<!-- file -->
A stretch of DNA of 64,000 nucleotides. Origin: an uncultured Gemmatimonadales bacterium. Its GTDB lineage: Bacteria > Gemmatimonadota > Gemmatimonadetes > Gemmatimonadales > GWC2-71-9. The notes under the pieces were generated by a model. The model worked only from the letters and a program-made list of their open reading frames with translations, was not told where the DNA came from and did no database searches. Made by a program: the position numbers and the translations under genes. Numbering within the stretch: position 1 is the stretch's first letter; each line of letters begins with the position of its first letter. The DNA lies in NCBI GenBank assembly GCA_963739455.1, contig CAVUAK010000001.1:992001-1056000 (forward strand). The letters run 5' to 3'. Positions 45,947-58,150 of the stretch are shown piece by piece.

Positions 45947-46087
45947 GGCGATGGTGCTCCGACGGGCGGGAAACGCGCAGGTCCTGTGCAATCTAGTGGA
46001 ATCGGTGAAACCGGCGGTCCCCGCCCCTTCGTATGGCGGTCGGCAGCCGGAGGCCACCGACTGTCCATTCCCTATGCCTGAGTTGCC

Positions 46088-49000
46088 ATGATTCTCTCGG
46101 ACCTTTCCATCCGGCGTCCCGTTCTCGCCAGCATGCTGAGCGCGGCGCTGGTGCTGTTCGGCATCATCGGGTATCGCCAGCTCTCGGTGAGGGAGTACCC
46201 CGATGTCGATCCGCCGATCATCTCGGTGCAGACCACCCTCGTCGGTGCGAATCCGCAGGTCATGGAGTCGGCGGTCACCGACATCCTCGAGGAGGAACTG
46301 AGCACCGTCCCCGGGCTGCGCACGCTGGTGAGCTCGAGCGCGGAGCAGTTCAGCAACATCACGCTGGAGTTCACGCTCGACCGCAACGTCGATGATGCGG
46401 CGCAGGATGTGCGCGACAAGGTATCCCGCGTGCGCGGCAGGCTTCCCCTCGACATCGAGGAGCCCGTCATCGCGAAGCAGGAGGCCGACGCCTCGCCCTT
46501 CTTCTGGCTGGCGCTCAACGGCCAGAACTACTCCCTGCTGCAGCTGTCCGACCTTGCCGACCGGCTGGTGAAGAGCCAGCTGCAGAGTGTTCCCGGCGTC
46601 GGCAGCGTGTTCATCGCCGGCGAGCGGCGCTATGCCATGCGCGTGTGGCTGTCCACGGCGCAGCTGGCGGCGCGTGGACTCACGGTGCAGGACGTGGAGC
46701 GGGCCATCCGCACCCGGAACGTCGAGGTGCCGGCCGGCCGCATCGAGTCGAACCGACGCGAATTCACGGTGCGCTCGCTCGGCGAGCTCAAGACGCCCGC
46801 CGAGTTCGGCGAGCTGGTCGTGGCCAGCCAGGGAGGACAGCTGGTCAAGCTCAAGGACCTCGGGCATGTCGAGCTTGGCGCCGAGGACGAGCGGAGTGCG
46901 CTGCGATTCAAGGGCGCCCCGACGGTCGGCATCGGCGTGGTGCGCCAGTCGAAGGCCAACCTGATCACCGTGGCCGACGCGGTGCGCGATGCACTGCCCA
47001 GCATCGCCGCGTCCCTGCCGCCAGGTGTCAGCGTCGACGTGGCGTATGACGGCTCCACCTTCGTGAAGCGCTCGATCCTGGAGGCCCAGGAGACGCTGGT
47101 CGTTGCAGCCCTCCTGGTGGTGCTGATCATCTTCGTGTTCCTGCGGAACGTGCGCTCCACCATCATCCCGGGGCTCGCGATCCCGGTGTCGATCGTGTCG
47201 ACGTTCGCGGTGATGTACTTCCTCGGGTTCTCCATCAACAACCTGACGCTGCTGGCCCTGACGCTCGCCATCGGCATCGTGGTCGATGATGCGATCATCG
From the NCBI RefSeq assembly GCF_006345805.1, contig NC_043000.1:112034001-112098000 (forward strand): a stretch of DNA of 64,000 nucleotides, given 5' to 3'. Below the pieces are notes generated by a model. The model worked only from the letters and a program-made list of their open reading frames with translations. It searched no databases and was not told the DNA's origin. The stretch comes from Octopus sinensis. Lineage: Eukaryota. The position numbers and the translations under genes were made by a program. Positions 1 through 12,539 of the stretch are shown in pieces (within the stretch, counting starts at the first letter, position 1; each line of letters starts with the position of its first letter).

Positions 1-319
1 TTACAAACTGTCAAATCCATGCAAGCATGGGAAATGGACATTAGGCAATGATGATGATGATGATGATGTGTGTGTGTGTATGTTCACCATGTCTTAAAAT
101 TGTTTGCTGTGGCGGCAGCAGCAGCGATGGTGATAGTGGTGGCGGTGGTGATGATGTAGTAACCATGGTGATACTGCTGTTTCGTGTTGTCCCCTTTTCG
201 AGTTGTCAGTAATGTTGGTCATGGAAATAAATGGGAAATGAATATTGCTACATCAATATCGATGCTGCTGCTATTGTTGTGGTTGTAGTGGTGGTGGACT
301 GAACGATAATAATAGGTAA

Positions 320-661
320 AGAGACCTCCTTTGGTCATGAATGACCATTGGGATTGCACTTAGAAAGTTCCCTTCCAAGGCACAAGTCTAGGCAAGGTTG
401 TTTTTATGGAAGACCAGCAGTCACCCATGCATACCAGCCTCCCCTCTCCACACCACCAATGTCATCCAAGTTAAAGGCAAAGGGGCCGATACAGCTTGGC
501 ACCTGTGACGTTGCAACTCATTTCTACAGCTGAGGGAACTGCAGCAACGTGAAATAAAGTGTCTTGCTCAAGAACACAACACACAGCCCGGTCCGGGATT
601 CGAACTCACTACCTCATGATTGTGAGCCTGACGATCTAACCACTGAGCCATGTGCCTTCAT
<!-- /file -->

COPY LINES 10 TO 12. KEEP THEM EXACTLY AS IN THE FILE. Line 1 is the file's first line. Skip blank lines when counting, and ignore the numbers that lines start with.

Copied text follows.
46401 CGCAGGATGTGCGCGACAAGGTATCCCGCGTGCGCGGCAGGCTTCCCCTCGACATCGAGGAGCCCGTCATCGCGAAGCAGGAGGCCGACGCCTCGCCCTT
46501 CTTCTGGCTGGCGCTCAACGGCCAGAACTACTCCCTGCTGCAGCTGTCCGACCTTGCCGACCGGCTGGTGAAGAGCCAGCTGCAGAGTGTTCCCGGCGTC
46601 GGCAGCGTGTTCATCGCCGGCGAGCGGCGCTATGCCATGCGCGTGTGGCTGTCCACGGCGCAGCTGGCGGCGCGTGGACTCACGGTGCAGGACGTGGAGC